How much of a loss should the taxpayer pay for a public transportation system?

That is the question that came to my mind when I read an article published in the Michigan Capitol Confidential.  In that article we find out that the 2.9-mile downtown Detroit monorail loop lost an average of $9.89 on every trip it provided in 2017.

Again the focus should be on how much a publicly funded public transportation project should lose before it is deemed a failure, not needed or not sustainable.  If a publicly funded transportation system cannot generate enough riders to even come close to covering the cost to operate the system, should it be shutdown.

If it should not be shutdown then should fares be raised to cover operating costs?

If you are OK with a public transportation system losing taxpayer dollars the next question would be how much is an acceptable lose before it is deemed a failure, not needed or not sustainable?

I believe those are all legitimate questions to ask and have answered.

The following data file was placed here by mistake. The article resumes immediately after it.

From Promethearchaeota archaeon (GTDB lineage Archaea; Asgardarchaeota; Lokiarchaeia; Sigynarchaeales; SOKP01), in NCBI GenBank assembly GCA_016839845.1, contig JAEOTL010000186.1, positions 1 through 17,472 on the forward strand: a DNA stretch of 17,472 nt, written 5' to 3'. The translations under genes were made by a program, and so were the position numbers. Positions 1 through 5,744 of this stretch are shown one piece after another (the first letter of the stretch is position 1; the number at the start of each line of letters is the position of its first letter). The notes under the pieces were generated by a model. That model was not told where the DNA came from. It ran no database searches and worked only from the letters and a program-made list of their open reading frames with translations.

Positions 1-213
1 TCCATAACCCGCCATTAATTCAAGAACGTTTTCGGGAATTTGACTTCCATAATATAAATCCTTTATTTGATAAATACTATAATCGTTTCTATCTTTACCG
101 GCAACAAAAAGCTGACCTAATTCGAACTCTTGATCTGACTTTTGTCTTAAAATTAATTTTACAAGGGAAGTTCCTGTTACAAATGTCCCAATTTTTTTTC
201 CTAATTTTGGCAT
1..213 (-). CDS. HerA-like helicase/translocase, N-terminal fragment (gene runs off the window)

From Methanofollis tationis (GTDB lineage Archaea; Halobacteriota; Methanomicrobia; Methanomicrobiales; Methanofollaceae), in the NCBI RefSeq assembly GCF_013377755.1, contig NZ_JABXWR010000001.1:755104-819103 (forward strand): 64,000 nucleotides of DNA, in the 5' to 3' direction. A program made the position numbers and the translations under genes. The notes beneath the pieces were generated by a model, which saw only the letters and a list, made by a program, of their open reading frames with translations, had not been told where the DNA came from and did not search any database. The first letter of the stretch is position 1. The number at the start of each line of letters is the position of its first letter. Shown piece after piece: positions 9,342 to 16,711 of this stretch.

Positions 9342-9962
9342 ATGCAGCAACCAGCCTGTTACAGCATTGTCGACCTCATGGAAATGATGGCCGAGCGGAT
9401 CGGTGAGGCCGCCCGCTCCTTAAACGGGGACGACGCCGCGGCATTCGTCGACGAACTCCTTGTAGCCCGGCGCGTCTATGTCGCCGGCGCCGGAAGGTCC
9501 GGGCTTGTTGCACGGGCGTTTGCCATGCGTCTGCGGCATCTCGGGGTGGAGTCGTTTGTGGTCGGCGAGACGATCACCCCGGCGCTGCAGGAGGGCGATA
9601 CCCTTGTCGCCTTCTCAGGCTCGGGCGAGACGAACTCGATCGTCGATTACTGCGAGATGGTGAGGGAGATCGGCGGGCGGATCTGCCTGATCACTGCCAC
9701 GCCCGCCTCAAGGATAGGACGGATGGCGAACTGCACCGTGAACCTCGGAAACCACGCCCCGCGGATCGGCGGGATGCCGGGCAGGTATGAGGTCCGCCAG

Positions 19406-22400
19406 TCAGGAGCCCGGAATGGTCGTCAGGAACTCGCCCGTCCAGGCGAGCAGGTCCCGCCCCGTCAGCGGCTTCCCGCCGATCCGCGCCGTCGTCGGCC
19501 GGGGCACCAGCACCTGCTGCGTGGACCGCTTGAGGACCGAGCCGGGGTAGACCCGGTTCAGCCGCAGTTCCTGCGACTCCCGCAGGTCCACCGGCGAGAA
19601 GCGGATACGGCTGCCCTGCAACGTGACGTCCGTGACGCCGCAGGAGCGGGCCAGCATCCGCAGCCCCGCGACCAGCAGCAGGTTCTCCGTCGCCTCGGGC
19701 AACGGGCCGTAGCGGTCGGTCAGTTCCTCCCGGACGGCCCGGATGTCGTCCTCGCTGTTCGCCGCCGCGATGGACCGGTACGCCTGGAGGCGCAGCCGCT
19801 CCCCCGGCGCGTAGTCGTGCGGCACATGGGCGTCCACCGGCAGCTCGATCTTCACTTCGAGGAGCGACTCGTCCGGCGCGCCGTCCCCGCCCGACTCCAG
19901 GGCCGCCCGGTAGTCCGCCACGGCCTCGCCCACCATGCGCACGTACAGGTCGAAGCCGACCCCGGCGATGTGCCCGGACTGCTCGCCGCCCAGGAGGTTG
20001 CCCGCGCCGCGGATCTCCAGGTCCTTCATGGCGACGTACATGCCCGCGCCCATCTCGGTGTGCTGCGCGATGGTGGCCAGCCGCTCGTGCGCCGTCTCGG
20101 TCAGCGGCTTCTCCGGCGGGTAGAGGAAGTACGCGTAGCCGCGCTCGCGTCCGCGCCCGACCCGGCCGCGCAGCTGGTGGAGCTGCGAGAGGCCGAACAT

In the article we find out that according to the city of Detroit's 2017 consolidated annual financial statement, the People Mover cost $25.4 million to operate in 2017. According to a website that tracks transportation data, fares collected in 2017 totaled $1,423,890 and operating expenses totaled $17,072,427.  That equates to the cost per a trip equaling $10.51 and the average fare in 2017 was 62 cents.

The Detroit People Mover is funded by grants from the city, state and federal governments.  That is our taxpayer money going to what many would say is either not needed in Detroit or not sustainable with the fares charged.

As a side note we discover in the article that:

the highest-paid employee of the Detroit People Mover monorail train last year wasn’t the general manager. It was a maintenance employee who had a base salary of $57,220 but ended up collecting $174,602 in total.

People Mover spokeswoman Ericka Alexander was quoted in the article stating:

The majority of individuals earning overtime are responsible for all facets of the operations and maintenance of the Detroit People Mover (DPM)…there are 12 vacancies in these divisions that DTC is seeking candidates to fill. We have few employees who earn annual salaries of six figures.

Now that is a cherry of a job, would you not agree

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